34. Not much difference in weight? WHAT? I just did a 6.5 Grendel build with an 18″ H-BAR and it weighs 7 pounds 10 oz with a scope. My 20″ .308 with an H-BAR is 11 pounds 9 oz with a yes heavier by about 8 oz’s scope. The same 6.5 barrel in 20″ is only 3 oz’s heavier. And I looked at lighter barrel options for the 6.5 in those lengths but it came down to price.

  35. If you’re going to shoot game animals from extreme range you may as well sit in a chair and shoot them remotely from a drone. You’ve lost the connection with the animal and pitting your skill against the animals senses. The game should be honored in hunting not picked off. You’re not hunting them in their environment, you’re shooting them from a different environment. As was said, introducing more chance for not killing cleanly is introducing cruelty. I couldn’t agree more!

  36. I built a Grendel after comparing the cost for an AR platform. The Grendel is cheaper and lighter than an AR 10. Just an upper with a BCG swapped out in seconds at the ready. I bought a 16″ barrel and a 24″stoner from Midway, they perform very well off of a bench… both of them. Punching paper out to 600 yards. It will damn sure do what a 5.56 won’t in a matter of seconds changing the upper. Nope its not a 308, or my sacred model 700. 270 that i bought when I was 12 from sellin my first steer ( I’m 57 and so far have not aimed any other weapon in my gunsafe at an animal but my 270 thank you Mr O’Conner).That’ll start a pissin match! Brass for a Grendel is not expensive and reloading while not for everybody is very satisfying. They all have their pluses and minuses, we all have our expectations and superstitions. Like the time i drove back to the house to get my .270 because the 30-06 i brought… well I just didn’t know very well, nothing wrong with it just rather have my old friend along i guess. Anyway my 2 cents worth. They all do something and the difference fellers, ain’t worth fightin over.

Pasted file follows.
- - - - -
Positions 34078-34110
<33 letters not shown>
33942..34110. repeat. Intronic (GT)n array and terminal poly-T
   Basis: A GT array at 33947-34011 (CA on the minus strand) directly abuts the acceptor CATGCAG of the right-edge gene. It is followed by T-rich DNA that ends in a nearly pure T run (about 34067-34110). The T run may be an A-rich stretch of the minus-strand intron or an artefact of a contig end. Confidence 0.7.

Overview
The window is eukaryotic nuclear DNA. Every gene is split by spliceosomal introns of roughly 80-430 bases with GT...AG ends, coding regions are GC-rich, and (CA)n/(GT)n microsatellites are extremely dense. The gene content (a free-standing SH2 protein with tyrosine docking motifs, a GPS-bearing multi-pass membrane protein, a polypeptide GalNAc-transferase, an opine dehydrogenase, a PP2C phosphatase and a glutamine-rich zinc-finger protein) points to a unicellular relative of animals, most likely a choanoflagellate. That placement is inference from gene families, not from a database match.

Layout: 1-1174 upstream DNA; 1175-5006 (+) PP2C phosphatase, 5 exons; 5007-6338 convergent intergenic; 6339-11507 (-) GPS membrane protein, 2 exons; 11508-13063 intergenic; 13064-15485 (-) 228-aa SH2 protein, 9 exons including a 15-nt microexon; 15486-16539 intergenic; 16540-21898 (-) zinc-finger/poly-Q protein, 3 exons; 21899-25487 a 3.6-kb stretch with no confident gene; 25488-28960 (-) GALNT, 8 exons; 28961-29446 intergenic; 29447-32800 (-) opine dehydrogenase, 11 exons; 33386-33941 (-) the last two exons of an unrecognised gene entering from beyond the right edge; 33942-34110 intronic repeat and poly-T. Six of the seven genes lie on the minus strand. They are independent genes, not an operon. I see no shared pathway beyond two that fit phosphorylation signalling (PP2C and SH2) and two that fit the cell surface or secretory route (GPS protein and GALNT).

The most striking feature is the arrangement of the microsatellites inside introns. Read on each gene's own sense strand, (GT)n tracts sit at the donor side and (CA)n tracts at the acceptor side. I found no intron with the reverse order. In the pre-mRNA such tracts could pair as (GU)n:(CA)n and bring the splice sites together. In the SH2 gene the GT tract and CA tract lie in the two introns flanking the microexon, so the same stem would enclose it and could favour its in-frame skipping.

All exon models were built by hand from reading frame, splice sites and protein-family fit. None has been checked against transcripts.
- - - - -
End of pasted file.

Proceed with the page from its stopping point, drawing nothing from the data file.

37. I stumbled on the Grendel after a near fatal wreck. Injury has left me very recoil sensitive. Is it all that and a bag of chips? No. Is it what the AR should have been? I think so, and am quite a 5.56×45 fan. It has a lot of advantages, and only weight seems to be a downfall, but then, take that crap the politicians are putting on our fighting men, and the disadvantage would be minimal, to moot. I digress.
    I much prefer a bolt rifle for hunting, and the Creedmoor fits that bill nicely. I also prefer a little heavier round for hunting, it fits that niche, too.
    All in a package that allows my recoil sensitivity an audience. I can play on a range or go afield with it.
    Love them or not, they both have a place and allow a broken body the ability to enjoy old hobbies.

  38. The 6.5 Grendel should have been the 6mm Grendel (actually 6.2mm or 243cal). The 90 to 103gr 6mm bullet will perform much better with the limited powder of the Grendel Casing.
    Mr Whitley has proven this with the 6mmAR Cartridge. It’s a shame it’s not being produced commercially.